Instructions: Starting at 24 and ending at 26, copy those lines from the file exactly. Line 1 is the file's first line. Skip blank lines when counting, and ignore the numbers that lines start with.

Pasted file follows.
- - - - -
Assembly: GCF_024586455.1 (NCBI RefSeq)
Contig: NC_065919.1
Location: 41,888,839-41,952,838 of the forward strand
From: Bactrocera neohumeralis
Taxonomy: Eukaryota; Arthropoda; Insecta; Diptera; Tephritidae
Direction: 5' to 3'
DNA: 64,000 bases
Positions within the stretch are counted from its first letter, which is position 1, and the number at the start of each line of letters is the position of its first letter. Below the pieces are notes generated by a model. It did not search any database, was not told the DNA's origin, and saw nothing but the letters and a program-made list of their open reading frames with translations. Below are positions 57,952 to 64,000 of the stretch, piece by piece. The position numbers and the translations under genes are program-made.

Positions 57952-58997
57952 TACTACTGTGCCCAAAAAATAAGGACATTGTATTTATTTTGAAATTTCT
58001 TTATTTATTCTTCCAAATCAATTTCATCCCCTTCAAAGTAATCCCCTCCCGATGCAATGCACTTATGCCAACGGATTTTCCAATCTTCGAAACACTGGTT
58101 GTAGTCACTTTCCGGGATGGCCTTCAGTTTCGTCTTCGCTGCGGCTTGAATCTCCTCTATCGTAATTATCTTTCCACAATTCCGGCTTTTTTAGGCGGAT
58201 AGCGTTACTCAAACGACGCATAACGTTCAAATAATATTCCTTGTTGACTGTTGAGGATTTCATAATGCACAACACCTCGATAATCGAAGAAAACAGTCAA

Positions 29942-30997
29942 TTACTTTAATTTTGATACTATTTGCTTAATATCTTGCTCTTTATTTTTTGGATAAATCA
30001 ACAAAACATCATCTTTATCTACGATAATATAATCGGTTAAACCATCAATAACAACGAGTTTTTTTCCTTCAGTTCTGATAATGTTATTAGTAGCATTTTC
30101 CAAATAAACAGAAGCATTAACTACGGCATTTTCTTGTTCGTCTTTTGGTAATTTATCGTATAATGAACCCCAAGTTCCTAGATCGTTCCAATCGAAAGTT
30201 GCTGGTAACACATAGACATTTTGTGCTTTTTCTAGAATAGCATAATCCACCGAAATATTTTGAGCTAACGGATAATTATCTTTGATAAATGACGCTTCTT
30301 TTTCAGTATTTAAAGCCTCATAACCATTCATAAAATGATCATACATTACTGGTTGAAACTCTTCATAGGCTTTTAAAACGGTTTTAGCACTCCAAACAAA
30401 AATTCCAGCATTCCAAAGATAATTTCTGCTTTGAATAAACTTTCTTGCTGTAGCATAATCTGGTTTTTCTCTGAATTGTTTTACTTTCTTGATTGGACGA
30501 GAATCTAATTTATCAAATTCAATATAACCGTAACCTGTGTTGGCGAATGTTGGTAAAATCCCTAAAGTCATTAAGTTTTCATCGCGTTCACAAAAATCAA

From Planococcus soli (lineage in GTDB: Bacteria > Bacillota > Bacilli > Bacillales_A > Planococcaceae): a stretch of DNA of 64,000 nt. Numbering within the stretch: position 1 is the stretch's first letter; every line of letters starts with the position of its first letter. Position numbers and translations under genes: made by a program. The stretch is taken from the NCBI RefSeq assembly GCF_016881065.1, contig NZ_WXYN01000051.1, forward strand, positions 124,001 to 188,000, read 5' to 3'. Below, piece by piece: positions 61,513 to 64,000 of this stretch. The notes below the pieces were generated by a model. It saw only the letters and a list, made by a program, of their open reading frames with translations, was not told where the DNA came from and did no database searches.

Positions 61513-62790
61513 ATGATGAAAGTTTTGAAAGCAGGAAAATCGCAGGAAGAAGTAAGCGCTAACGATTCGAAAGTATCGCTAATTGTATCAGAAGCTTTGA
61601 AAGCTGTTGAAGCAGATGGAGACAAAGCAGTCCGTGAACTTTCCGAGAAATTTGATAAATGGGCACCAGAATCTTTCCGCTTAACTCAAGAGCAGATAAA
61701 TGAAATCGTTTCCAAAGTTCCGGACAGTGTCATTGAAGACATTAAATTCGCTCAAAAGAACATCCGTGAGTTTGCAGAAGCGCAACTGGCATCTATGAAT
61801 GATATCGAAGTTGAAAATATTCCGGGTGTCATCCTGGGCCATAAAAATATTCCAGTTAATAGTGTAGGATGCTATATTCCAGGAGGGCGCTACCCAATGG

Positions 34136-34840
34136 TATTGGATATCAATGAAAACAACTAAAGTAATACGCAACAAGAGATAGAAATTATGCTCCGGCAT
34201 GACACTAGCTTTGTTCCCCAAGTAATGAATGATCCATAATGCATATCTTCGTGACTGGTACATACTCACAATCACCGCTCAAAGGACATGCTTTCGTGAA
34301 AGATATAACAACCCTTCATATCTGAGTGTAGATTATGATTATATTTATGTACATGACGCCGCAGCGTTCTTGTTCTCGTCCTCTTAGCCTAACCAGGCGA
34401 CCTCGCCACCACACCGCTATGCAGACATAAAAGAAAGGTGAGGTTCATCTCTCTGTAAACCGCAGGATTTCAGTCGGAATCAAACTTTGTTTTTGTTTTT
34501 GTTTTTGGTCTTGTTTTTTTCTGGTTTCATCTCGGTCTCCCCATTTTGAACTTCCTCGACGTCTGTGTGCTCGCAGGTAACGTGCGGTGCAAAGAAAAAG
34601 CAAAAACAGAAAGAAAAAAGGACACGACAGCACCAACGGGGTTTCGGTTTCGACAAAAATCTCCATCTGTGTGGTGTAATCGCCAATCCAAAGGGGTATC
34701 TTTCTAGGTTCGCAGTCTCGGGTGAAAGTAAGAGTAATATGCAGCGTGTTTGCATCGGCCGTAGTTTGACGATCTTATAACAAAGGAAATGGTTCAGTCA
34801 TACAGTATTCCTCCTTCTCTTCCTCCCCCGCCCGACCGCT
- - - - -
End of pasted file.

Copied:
61513 ATGATGAAAGTTTTGAAAGCAGGAAAATCGCAGGAAGAAGTAAGCGCTAACGATTCGAAAGTATCGCTAATTGTATCAGAAGCTTTGA
61601 AAGCTGTTGAAGCAGATGGAGACAAAGCAGTCCGTGAACTTTCCGAGAAATTTGATAAATGGGCACCAGAATCTTTCCGCTTAACTCAAGAGCAGATAAA
61701 TGAAATCGTTTCCAAAGTTCCGGACAGTGTCATTGAAGACATTAAATTCGCTCAAAAGAACATCCGTGAGTTTGCAGAAGCGCAACTGGCATCTATGAAT